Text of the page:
For a small number of people, insight experiences are upsetting or even devastating, leading to a loss of meaning, a sense of despair, and a depressing and anxious state of depersonalization. It’s clear that joy and compassion don’t inevitably follow on the heels of insight arising.

Cases where serious suffering arises as a consequence of insight are rare. I don’t personally know anyone for whom this has been more than a passing disorientation, after which the positive aspects of insight have revealed themselves. But in the cases I’ve heard of where some kind of insight experience has lead to long-term problems, it seems to me that there has typically been a narrow focus on mindfulness and insight, and a lack of emphasis on lovingkindness and compassion meditation, and usually no emphasis on jhana. Whether there’s also been a lack of emphasis on spiritual friendship, spiritual community, and ethics is something I don’t know. But I suspect that in some cases these things are lacking as well.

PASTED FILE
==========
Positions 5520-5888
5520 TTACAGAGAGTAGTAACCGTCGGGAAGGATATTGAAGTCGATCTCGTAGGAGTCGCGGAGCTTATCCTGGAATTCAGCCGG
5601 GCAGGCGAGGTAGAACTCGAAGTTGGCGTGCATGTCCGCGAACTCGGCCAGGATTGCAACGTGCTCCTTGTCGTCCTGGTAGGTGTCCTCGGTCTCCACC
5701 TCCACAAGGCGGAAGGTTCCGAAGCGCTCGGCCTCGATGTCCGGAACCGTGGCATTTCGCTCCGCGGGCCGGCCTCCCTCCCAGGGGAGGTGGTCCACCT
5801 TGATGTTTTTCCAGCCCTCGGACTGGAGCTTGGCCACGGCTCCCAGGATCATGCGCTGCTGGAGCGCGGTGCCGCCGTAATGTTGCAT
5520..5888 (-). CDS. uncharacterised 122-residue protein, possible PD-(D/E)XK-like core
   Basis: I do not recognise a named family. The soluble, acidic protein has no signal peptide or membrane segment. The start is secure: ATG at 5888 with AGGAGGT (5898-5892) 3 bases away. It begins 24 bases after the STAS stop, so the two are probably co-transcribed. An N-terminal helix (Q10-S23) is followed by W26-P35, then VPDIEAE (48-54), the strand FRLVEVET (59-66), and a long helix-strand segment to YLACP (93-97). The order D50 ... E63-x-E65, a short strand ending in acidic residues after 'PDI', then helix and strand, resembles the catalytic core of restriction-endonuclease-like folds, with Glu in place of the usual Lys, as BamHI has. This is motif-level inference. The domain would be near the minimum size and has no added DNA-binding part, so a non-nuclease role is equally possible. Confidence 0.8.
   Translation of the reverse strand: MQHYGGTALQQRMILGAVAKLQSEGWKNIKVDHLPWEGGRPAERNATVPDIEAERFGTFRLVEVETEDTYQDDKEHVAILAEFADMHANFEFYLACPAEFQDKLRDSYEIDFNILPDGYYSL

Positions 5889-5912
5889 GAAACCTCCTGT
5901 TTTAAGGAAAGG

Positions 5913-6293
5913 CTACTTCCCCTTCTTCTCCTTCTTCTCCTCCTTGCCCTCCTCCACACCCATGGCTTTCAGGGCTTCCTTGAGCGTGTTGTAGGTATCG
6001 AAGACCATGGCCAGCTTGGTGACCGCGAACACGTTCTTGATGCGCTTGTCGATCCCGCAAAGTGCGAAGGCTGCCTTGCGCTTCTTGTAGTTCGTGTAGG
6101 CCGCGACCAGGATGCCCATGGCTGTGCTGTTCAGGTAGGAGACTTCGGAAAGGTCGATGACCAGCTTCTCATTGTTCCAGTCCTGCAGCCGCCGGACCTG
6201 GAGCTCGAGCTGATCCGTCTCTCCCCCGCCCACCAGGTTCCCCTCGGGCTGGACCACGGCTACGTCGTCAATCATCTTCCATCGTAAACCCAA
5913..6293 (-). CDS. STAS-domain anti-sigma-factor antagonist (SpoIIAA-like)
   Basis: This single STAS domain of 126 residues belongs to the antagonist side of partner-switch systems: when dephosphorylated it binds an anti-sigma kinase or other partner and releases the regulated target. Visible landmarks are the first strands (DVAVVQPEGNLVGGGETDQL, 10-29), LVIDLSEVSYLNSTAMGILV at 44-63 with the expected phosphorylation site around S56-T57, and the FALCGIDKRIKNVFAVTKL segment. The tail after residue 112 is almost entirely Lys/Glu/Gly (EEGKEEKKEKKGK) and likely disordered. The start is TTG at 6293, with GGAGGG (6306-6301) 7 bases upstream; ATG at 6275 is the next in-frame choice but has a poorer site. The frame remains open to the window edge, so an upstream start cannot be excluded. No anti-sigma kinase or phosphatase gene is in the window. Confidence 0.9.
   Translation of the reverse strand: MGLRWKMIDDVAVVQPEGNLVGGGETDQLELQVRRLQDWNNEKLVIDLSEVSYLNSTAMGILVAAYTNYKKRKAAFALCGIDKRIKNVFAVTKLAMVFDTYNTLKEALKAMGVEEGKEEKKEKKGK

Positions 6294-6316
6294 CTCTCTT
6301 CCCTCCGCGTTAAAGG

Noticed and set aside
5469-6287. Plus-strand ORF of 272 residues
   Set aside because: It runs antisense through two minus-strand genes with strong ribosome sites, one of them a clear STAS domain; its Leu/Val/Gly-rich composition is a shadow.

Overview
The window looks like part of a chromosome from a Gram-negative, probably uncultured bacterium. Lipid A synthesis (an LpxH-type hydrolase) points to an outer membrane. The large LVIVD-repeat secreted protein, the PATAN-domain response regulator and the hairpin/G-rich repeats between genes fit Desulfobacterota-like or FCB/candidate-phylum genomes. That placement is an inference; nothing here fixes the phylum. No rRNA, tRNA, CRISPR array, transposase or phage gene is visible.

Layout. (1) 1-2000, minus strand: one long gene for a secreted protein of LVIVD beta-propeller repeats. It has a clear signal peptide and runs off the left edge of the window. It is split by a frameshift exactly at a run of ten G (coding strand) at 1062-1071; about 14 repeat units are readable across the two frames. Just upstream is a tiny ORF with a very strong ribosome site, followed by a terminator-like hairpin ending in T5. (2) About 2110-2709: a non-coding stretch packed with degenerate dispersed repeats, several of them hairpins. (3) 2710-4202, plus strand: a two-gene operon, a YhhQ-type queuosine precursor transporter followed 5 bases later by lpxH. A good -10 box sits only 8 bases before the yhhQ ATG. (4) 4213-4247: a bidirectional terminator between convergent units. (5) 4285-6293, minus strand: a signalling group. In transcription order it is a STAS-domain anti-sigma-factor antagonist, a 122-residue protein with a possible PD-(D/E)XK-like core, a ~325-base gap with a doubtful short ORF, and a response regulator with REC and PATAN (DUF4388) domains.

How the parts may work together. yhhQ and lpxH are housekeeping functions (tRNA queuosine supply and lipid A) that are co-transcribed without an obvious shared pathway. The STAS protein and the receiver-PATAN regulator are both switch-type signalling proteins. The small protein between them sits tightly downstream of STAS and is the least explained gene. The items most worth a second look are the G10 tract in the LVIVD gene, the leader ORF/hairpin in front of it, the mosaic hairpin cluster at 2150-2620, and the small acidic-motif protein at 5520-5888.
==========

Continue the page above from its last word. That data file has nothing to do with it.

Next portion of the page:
One of the benefits of modern neuroscience is that we now know that as we learn a new skill, the brain physically changes. Areas associated with that skill become larger, just as a muscle grows with exercise. The goal of practice doesn’t just involve a cognitive insight into impermanence or non-self, but requires that we strengthen our “muscles” of kindness and compassion. I’d encourage you, then, to develop these qualities on the cushion and in daily life. If we do that, then insight, when it arrives, is more likely to be an astonishing, liberating, and joyful surprise, and less likely to be a disorienting, upsetting, and painful shock to the system.

(You can explore the path to insight in my forthcoming online course, Waking Up: Stepping From Delusion to Freedom in This Very Life.)